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Jan 24, 2020
This week’s theme
Adjectives used postpositively

This week’s words
ad litem
errant
aforethought
immemorial
laureate

laureate
A Reading from Homer, 1885 (detail)
A poet crowned with a laurel wreath reads Homer to an audience
Art: Lawrence Alma-Tadema

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Words about books
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A.Word.A.Day
with Anu Garg

laureate

PRONUNCIATION:
(LOR-ee-uht)

MEANING:
adjective: Having special distinction or recognition in a field.
noun: A person honored for achieving distinction in a field.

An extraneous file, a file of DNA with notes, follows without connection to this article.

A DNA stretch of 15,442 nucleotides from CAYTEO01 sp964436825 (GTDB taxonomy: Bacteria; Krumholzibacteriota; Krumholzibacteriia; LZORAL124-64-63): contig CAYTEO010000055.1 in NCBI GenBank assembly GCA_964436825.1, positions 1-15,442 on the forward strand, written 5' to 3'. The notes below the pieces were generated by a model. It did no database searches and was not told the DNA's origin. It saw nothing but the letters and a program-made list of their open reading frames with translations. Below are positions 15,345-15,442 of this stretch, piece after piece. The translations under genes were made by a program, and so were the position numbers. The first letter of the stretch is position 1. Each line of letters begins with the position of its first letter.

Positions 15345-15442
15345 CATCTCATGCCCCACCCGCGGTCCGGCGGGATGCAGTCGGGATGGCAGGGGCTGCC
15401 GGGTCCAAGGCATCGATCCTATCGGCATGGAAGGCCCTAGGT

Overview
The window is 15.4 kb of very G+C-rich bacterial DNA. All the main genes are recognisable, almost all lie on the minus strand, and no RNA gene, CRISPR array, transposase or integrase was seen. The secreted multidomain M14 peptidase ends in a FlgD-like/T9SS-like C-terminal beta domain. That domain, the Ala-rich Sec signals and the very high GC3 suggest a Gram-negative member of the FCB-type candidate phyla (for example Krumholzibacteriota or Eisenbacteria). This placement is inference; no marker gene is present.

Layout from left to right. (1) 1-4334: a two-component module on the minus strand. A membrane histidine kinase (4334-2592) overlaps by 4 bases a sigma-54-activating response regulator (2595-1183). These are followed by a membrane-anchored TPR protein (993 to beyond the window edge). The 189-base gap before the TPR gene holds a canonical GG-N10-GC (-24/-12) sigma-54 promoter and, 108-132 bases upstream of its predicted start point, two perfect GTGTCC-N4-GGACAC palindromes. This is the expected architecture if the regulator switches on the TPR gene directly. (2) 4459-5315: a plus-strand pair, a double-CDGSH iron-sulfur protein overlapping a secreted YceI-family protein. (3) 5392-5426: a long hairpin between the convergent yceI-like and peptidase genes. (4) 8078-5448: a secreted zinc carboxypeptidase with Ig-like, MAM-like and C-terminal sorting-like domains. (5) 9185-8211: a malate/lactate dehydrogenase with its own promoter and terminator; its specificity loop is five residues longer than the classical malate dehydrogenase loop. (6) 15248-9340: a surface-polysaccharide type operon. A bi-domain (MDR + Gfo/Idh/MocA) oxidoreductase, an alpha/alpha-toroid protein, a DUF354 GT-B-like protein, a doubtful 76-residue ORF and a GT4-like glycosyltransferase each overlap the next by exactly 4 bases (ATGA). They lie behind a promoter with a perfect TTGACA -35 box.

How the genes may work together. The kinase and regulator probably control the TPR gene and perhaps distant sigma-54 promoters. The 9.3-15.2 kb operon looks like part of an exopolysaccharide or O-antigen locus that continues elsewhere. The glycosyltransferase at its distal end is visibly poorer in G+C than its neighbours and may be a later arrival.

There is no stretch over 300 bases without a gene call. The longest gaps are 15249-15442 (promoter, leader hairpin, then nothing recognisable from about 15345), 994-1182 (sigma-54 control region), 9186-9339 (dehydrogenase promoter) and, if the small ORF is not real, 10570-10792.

ETYMOLOGY:
From Latin laureatus (crowned with laurel), from laurea (crown of laurel), feminine of laureus (of laurel), from laurus (laurel). Earliest documented use: 1395.

NOTES:
In ancient Greece, a wreath or a crown of laurel sprigs was used to honor people. The word baccalaureate as a synonym for bachelor’s degree was formed from the alteration of Latin baccalarius to conform to bacca lauri (laurel berry).

USAGE:
“To foster financial education, the US President or the Secretary of the Treasury should appoint an investor laureate to serve the nation.”
Steven M. Sears; The Indomitable Investor; Wiley; 2012.
[May we suggest Bernie Madoff as our first investor laureate? -Ed.]

See more usage examples of laureate in Vocabulary.com’s dictionary.

A THOUGHT FOR TODAY:
There are two ways of spreading light: to be the candle or the mirror that reflects it. -Edith Wharton, novelist (24 Jan 1861-1937)

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